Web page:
- Meaning matters but it’s hard to “see.” For good reasons, most technical fields value validation and proof of reliability. After all if you’re going to put human beings in machines that drive at high speeds or run huge and lots of financial transactions over thousands of miles of tiny wires filled with light, you need to know the thing you’re building will work 99.999% of the time. So people in technical fields are trained and rewarded for a “seeing is believing” mindset. Unfortunately for them, the meaning inside us—and the transfer of meaning between us—by its very nature is unseeable. People—even technical people–are full of fuzzy reality and no matter how much we want it to be true, we’re not just squishy machines.
Technical people and technical fields require clarity about abstractions inside us and outside us that simply isn’t there most of the time. Are we doomed to scream at each other in our minds (and sometimes out loud too!)? I don’t think so. After a couple of decades of this work, I’ve come to believe that all humans—even technically trained ones—are in the end humans. Everyone has the ability to “see the unseeable” when they look for it and learn to listen for it. I’ve also come to understand that anyone who wants to appreciate the way technical people and businesses work can become in effective communication with them, even about squishy things.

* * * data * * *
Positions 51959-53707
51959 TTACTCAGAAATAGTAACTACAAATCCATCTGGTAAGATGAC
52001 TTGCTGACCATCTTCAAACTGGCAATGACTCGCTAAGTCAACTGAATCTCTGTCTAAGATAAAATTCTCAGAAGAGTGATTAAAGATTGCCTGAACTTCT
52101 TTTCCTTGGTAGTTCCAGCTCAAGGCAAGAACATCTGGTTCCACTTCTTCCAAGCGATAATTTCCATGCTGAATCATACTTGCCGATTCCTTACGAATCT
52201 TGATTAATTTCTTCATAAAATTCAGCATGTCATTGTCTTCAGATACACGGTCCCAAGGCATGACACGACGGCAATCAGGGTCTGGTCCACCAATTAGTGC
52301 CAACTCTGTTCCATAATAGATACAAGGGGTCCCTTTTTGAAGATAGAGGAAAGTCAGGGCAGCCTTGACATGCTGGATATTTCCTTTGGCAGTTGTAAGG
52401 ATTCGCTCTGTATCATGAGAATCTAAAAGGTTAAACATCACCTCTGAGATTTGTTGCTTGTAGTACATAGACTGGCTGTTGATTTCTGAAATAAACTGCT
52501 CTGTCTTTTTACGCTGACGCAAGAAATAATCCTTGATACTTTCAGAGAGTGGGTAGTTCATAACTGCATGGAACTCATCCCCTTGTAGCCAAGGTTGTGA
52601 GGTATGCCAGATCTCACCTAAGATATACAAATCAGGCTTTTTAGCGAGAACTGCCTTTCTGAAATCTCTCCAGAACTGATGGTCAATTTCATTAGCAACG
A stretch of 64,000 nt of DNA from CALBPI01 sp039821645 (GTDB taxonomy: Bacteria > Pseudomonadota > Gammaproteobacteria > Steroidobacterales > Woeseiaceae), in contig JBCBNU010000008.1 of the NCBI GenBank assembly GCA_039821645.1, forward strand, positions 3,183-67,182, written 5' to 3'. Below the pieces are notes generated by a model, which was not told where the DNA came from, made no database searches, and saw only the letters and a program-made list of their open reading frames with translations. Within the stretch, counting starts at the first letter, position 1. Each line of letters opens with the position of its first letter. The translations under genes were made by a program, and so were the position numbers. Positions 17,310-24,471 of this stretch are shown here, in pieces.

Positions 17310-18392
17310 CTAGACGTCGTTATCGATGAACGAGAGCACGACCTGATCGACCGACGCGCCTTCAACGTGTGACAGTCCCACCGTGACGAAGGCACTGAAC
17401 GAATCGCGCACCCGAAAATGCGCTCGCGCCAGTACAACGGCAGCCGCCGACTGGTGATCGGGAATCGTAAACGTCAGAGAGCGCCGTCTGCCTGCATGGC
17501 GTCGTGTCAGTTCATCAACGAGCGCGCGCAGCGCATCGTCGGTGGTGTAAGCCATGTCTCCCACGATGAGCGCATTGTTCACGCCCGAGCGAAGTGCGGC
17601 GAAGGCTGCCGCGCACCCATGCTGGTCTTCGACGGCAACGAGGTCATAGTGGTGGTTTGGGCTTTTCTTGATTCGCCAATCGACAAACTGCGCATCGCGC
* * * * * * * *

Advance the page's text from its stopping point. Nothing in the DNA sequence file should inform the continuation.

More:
Effective communication skills aren’t rocket science, and even the rocket scientists need them to find the moon—or Mars!
Watch a free webinar to explore this topic in more depth and learn about the “unseeable distortion zone” between people that make miscommunication so explosive and destructive in technical industries and processes. Whether you’re technical or non-technical you’ll also learn the one communication skill guaranteed to reduce the distortion so you can be more effective communicating about technical subjects with technical people.
Check out the InPower coaching Leadership Development Program for powerful virtual coaching resources that can help you master communications, conflict management and much more!